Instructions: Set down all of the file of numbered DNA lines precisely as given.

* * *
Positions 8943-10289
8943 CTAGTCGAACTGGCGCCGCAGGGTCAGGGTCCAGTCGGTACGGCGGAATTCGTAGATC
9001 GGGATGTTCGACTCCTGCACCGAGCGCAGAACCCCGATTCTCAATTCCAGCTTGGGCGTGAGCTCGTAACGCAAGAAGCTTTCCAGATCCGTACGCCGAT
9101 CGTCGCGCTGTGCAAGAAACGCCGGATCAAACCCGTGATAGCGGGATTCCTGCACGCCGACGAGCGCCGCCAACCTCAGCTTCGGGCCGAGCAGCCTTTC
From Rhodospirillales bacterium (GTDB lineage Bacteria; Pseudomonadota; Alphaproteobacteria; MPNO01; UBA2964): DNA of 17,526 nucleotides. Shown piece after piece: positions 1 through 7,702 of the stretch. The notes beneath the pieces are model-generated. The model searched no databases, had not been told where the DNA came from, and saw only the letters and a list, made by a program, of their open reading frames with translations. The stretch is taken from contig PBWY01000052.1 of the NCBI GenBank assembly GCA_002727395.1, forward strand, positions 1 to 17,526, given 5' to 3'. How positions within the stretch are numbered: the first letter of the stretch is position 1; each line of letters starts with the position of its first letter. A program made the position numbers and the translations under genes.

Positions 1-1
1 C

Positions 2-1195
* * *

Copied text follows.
Positions 8943-10289
8943 CTAGTCGAACTGGCGCCGCAGGGTCAGGGTCCAGTCGGTACGGCGGAATTCGTAGATC
9001 GGGATGTTCGACTCCTGCACCGAGCGCAGAACCCCGATTCTCAATTCCAGCTTGGGCGTGAGCTCGTAACGCAAGAAGCTTTCCAGATCCGTACGCCGAT
9101 CGTCGCGCTGTGCAAGAAACGCCGGATCAAACCCGTGATAGCGGGATTCCTGCACGCCGACGAGCGCCGCCAACCTCAGCTTCGGGCCGAGCAGCCTTTC
From Rhodospirillales bacterium (GTDB lineage Bacteria; Pseudomonadota; Alphaproteobacteria; MPNO01; UBA2964): DNA of 17,526 nucleotides. Shown piece after piece: positions 1 through 7,702 of the stretch. The notes beneath the pieces are model-generated. The model searched no databases, had not been told where the DNA came from, and saw only the letters and a list, made by a program, of their open reading frames with translations. The stretch is taken from contig PBWY01000052.1 of the NCBI GenBank assembly GCA_002727395.1, forward strand, positions 1 to 17,526, given 5' to 3'. How positions within the stretch are numbered: the first letter of the stretch is position 1; each line of letters starts with the position of its first letter. A program made the position numbers and the translations under genes.

Positions 1-1
1 C

Positions 2-1195